A New Era of Workplace Leadership Is Rising

March 27, 2018

Today’s successful workplace leaders strike a balance between strength and determination with empathy and understanding, says Don Rheem, author of Thrive By Design: The Neuroscience that Drives High-Performance Cultures (ForbesBooks, 2017), and CEO of E3 Solutions, a provider of workplace metrics and manager training. As a broker-owner, your agents and staff members need someone they trust rather than someone who simply brandishes a title or threatens punitive consequences to achieve authority, he adds.

A strong and effective leader certainly stands at the top of a hierarchy, but great leaders today don’t act hierarchically,” says Rheem. “While people thrive under great leaders, in today’s business world they are also looking for a safe haven work environment where respect, trust, and encouragement are bedrocks of the work culture.”

Rheem suggests three ways a real estate company leader can get people to follow, and do so without being punitive and domineering.

Never treat agents and staff like children. The pressure for achievement can be intense in real estate. When mistakes are made, tempers can flare. “Frustration and anger are powerful emotions, and when leaders get flooded with these feelings they typically fall into a model of leadership and accountability deeply embedded in their memories—parenting,” says Rheem. People do not want to be patronized or treated like children. These tactics won’t inspire agents to thrive, especially among the current generation entering the workplace. “That’s bad for morale, damages the culture, and encourages turnover,” Rheem says.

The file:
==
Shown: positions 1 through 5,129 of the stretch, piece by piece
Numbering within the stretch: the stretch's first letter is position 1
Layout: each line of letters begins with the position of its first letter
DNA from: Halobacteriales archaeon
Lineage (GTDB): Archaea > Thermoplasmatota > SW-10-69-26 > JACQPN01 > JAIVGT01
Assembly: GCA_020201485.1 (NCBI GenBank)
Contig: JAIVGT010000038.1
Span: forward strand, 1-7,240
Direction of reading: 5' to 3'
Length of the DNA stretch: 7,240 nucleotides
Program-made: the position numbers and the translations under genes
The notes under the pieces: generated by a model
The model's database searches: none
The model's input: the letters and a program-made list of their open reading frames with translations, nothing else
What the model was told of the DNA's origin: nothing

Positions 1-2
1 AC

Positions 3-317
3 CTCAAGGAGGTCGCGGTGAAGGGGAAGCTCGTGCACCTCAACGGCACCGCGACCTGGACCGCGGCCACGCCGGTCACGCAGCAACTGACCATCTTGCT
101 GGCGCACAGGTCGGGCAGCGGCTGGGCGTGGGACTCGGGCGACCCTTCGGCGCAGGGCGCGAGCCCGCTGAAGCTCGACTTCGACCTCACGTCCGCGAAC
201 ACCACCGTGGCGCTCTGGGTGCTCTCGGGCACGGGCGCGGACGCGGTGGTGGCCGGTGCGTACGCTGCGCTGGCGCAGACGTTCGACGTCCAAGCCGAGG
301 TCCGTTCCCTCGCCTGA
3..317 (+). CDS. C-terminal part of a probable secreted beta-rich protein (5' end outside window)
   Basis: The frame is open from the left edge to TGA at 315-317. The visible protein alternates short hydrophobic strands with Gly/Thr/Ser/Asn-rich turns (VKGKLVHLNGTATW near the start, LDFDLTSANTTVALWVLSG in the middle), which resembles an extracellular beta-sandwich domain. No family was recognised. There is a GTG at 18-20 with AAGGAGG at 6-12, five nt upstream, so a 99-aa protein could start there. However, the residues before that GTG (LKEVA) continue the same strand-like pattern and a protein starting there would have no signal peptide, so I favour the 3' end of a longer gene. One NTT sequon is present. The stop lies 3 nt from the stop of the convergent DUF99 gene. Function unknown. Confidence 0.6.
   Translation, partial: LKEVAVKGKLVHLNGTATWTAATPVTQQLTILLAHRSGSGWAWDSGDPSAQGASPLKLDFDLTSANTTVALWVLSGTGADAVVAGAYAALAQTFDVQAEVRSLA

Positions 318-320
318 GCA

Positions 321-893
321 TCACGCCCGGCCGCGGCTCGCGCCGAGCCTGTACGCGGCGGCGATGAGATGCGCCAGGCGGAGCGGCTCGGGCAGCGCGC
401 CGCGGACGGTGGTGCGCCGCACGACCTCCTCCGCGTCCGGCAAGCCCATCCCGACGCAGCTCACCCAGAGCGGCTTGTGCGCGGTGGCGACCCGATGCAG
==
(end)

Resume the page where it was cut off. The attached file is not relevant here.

Come from a place of positivity. “A leader who cultivates a positive culture can reap myriad benefits,” says Rheem. Dr. Kim Cameron at the University of Michigan’s Stephen M. Ross School of Business, researched 16 different industries, and found a significant relationship between workplace “virtuousness” and improvements in profitability, productivity, quality, innovation, customer satisfaction, and employee retention. Virtuousness leadership qualities include forgiveness, compassion, optimism, and trustworthiness. “Leaders need to move away from the [Chief Punishment Officer] template,” Rheem says. “Instead, move to more brain-friendly modes as mentors, coaches, good listeners, and captains of positive recognition.”

Ensure other office leaders follow the same ethos. A positive company has to be echoed at every level of the enterprise, Rheem says. It’s key that broker-owners hold office managers and other leadership accountable for communicating the corporate culture and living the organization’s values, he adds. “Don’t let divergent microcultures or siloed departments hijack the enterprise’s culture,” Rheem says. “Having strong and effective leaders as managers creates the consistent conditions essential to healthy and sustainable workplace cultures.”

Source: Don Rheem, E3 Solutions